It is with regret that the National Army Museum announces that it is undertaking restructuring due to the impact of the Covid-19 pandemic and subsequent public health measures, which are likely to have long-term consequences for the Museum. The Museum is in the early stages of consultation around a restructuring proposal that includes possible redundancies of around 10-15% of the workforce, as the Museum seeks to financially recover. The Museum has undertaken a review of its operations across the organisation to ensure that it is able to respond to likely changes in demand for its services.
Following the Museum's re-opening in early July 2020, visitor numbers have reduced to 15% of pre-Covid performance and subsequently the Museum's self-earned income, including that of its trading arm, has seen a significant reduction. Despite a wide range of cost-saving measures already taken this year, the proposed changes need to be made to ensure that the Museum survives both the financial impact of the pandemic and continues to engage its audiences in the future in new ways. It is anticipated that it will take a number of years for the sector as a whole to recover.
This year, the Museum has delayed the planned rise in employer pension contributions and suspended the staff bonus scheme to control costs. The Army has stood behind the Museum throughout the pandemic through its provision of a Grant-in-Aid which covers the basic operational running costs. Losing some dedicated and passionate professionals is a source of deep regret to the Museum. Those staff members affected by the proposals have been informed.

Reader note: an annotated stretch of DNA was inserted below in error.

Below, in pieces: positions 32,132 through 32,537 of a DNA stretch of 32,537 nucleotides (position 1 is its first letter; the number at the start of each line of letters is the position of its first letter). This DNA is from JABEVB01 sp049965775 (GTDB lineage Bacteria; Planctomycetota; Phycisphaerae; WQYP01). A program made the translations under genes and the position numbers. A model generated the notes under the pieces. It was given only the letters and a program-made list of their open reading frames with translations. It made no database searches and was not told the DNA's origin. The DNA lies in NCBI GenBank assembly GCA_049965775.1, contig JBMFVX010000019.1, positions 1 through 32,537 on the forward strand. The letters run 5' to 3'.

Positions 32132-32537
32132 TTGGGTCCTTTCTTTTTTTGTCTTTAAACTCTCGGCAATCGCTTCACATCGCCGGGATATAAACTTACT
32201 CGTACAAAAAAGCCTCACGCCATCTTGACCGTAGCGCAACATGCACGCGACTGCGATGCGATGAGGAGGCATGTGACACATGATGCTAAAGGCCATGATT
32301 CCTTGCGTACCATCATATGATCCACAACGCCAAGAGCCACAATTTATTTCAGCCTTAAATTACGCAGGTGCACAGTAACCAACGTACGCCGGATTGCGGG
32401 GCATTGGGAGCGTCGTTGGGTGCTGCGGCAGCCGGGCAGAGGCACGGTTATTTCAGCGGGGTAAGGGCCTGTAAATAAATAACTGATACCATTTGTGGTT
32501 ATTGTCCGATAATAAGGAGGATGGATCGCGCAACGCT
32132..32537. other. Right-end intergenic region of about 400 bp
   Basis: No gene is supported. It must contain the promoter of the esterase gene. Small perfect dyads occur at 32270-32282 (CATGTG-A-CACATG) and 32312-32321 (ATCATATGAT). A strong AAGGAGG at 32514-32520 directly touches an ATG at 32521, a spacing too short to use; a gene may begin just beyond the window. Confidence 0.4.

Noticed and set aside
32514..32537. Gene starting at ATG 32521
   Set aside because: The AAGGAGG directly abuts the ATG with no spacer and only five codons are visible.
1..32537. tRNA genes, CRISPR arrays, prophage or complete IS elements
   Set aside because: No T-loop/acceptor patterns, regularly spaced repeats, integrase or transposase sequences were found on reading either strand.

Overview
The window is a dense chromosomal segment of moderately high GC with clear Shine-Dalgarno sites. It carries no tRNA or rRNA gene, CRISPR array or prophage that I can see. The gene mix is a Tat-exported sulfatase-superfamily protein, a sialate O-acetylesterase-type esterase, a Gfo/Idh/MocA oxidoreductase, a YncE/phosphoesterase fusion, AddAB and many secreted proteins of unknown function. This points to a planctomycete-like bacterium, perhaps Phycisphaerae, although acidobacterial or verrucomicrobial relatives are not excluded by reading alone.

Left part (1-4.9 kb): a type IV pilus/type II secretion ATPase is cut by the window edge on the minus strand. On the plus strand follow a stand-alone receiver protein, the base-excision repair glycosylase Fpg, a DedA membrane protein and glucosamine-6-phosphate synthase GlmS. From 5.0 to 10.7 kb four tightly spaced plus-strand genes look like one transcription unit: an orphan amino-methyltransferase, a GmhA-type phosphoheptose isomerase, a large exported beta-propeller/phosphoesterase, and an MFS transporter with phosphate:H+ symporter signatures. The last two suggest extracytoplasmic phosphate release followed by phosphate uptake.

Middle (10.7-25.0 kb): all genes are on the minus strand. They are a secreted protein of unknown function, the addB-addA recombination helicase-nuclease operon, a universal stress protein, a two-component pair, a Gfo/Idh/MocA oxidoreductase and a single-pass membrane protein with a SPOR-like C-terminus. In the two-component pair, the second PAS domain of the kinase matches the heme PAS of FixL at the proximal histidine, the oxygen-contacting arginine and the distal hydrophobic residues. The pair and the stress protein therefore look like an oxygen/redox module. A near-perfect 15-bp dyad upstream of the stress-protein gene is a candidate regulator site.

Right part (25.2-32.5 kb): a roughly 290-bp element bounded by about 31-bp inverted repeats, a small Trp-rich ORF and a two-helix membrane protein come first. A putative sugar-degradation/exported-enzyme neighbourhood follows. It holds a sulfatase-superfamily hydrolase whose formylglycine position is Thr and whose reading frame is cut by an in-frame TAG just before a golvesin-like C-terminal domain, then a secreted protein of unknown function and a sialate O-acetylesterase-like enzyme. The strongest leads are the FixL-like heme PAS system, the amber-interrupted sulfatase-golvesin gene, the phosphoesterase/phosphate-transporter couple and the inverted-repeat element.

The Director of the National Army Museum, Justin Maciejewski, said:
'The public health response to Covid-19 has had a major impact on the Museum. This impact is both financial and structural. The duration of these measures means that some of the changes we have seen in what our audiences want from us are likely to be permanent. As we build back from Covid-19, we are going to need to be different from the way we were going into this pandemic if we are to meet the demands of our audiences and fulfil our Royal Charter objects. Preparing for the future, whilst dealing with significant financial losses, requires us to make difficult decisions.'
Published: 23 November 2020